A frozen fried-chicken dinner came out in 1955, followed by steak and meatloaf, each devoured in huge amounts by families grouped around tiny, eight-inch, monochrome TV screens. In 1960, in a radical departure, a fourth tray compartment was added to house a dollop of pudding (tinned peaches, ice-cream, chocolate brownie).
Two years later, the name "TV dinner" was dropped to encourage consumers to eat ready-made meals any time of the day. In 1969, Swanson Frozen Breakfasts arrived: the nation's favourite was Pancakes and Sausage.
In the UK, consumers were slower to embrace the concept of eating with your eyes fixed on a TV screen. After the war, the nation's ideal meal, right up to 1960 (according to a Gallup poll) remained tomato soup, Dover sole, chicken with potatoes, peas and sprouts, followed by trifle.
The only convenience foods were the out-of-season fish and vegetables developed in the Sixties by Birds Eye and Findus. TV dinners hit the UK in the 1970s, mostly in the form of lasagne and frozen cakes. In the 1980s, as the number of working women boomed, the microwave cooker answered the demand for more convenient ways of preparing meals. Every spouse got used to having a plate of cold meat, veg and gravy transformed into a tongue-scalding, lip-scorching repast in a matter of seconds.
By the 1990s, the concept of "fast food" had moved on from meaning only McDonald's burgers: it now meant pre-sliced haricots verts, the prepared salad and other labour-saving conveniences; while our new fondness for Mexican and Thai food was indulged by enterprising supermarket chains.
In the US, the TV dinner became a national icon, like the Coca-Cola bottle. As the Swanson website (which celebrated its 50th anniversary in 2003) proudly informs you, the original aluminium dinner tray is in the Smithsonian Institution, while Gerry Thomas's handprints (and an impression of a dinner tray) are immortalised in the concrete outside Mann's Chinese Theatre, along with the prints of Monroe and Bogart.
In England we're a little embarrassed about our fondness for suppers prepared and processed by a company rather than a loving spouse. We're slightly disgusted with ourselves (see the Pot Noodle TV commercials). We may be becoming better educated about the dangers of saturated fats, sodium and artificial additives. But for the moment, we're finding it hard to give up our Chicken in a Pot supper, "in a rich gravy topped with fried potato chunks".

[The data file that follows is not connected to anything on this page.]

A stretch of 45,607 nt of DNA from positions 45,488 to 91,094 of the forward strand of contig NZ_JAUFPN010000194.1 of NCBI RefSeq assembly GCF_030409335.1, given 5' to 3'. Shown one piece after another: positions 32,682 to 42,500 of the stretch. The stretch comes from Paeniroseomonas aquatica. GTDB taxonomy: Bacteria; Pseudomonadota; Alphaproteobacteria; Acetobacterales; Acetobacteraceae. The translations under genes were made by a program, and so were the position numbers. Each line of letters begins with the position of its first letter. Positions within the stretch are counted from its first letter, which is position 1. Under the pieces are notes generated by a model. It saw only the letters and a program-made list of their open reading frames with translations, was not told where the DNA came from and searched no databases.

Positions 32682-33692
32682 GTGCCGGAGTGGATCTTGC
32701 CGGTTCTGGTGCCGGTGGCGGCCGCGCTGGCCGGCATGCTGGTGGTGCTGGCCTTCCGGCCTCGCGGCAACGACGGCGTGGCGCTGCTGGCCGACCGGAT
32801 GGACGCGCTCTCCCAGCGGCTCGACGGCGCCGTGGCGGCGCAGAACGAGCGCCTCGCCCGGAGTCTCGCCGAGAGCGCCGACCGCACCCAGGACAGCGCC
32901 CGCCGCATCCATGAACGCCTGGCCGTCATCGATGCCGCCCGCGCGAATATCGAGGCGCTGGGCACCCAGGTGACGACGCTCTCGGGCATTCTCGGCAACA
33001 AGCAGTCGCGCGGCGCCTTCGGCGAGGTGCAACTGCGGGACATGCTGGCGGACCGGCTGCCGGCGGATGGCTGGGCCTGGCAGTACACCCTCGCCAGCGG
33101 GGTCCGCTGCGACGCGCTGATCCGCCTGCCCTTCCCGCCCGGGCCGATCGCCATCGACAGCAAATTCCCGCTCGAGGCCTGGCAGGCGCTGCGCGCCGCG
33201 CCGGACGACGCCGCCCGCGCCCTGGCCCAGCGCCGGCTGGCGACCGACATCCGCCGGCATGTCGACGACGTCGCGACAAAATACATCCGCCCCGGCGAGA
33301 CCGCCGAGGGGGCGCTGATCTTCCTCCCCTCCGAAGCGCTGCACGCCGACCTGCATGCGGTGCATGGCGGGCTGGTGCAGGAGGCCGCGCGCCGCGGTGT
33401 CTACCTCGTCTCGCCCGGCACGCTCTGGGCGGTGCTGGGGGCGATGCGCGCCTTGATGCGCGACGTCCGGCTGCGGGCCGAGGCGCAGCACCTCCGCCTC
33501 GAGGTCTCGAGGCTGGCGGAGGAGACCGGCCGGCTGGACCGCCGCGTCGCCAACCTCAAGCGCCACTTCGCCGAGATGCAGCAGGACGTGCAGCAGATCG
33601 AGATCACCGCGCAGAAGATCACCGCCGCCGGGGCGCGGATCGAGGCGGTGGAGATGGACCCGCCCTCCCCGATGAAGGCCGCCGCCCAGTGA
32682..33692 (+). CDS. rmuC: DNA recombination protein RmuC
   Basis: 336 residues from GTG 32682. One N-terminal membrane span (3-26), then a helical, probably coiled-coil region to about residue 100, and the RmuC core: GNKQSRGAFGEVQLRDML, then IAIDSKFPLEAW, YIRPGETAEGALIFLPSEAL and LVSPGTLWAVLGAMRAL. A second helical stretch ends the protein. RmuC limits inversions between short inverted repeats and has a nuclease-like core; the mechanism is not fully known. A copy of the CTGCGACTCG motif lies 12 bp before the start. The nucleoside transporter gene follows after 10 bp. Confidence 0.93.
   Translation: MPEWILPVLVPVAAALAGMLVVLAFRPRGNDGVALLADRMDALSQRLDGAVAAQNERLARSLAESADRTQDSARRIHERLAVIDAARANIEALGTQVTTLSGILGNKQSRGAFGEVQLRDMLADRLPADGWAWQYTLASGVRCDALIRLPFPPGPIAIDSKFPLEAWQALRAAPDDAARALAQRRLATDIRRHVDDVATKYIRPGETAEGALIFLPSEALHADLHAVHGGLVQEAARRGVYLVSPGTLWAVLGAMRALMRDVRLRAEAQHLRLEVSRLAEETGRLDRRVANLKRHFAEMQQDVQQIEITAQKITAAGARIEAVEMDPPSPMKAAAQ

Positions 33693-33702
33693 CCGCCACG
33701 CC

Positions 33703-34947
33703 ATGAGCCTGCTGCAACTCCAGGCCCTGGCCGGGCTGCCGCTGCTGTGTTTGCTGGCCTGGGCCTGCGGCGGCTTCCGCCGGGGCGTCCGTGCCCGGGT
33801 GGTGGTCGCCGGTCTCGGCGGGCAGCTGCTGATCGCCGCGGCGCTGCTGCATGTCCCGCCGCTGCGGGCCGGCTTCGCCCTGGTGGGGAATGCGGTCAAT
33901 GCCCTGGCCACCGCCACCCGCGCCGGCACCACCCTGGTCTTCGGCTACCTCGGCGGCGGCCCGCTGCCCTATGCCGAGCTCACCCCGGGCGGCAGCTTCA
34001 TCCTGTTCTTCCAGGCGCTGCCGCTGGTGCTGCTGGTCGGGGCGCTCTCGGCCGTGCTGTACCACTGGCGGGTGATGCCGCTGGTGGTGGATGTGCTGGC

TRIED & TASTED
Marks & Spencer: Fresh salmon in a watercress sauce
On the fertile terraces of the chilled cabinets the harvest is bountiful. It's a land where everything is rich and creamy, nothing fattening. For this one, M&S adds "classic" and "fresh" for the watercress sauce. It pays off. It really tastes of watercress. There are carrots and peas, mash and fish for a complete meal made with ingredients recognisable as food: onion, fromage frais, fennel seeds. Their serving suggestion is that you put it on a plate and use a linen napkin. It needs nothing else to go with it. Just a life.
Asda Good For You!: Steamed in your microwave chicken breast with a creamy white wine & tarragon sauce
The ingredients list makes grim reading. Sucrose esters of fatty acids? Is this the school bully come back to haunt me? This is the kind of thing that gives healthy eating a bad name. And the warning that due to high pressure the pack will distort and make high-pitched sounds during cooking is almost as scary as the prospect of eating the sorry bowl of chicken and veg with its vile sauce.
Waitrose: Chicken tikka masala with pilau rice
Who is going to grind up garam masala for a CTM supper and this is a match for many a takeaway. Pukka ingredients, "tender pieces of chargrilled chicken breast in a rich cream and tomato sauce served with pilau rice" and whole spices in the rice. It doesn't even look that different from the picture on the pack. But the British invention of CTM still tastes a little like evaporated milk mixed with ketchup. That's the way we like it.
Sainsbury's: Taste the difference chicken breasts with gruyere & smoked garlic
"The sweet pungency of smoked garlic gently infuses these plump chicken breasts, enriched with the smooth nuttiness of Swiss Gruyère cheese," it says on Sainsbury's Taste the Difference chicken breasts in Gruyère & smoked garlic.
But difference, what difference? For plump read spongy breasts - but then they have been marinated in water, dextrose, salt, modified tapioca starch, stabilisers, tri and poly phosphates. So that's the difference.
Join our commenting forum
Join thought-provoking conversations, follow other Independent readers and see their replies